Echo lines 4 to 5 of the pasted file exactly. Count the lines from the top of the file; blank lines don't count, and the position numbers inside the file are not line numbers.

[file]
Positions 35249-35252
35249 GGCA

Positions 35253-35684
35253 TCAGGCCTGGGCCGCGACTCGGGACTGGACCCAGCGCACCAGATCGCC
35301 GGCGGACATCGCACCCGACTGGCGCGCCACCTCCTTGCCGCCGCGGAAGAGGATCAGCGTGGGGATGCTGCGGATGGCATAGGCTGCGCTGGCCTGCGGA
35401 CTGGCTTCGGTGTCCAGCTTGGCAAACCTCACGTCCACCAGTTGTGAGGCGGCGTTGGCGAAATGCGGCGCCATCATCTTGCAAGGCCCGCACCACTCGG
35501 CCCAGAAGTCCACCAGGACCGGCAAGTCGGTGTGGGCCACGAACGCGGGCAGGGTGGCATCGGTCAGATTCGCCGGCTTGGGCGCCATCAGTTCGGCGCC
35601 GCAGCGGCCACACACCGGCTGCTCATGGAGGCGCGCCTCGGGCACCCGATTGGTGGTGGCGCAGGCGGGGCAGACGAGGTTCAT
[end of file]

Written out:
35253 TCAGGCCTGGGCCGCGACTCGGGACTGGACCCAGCGCACCAGATCGCC
35301 GGCGGACATCGCACCCGACTGGCGCGCCACCTCCTTGCCGCCGCGGAAGAGGATCAGCGTGGGGATGCTGCGGATGGCATAGGCTGCGCTGGCCTGCGGA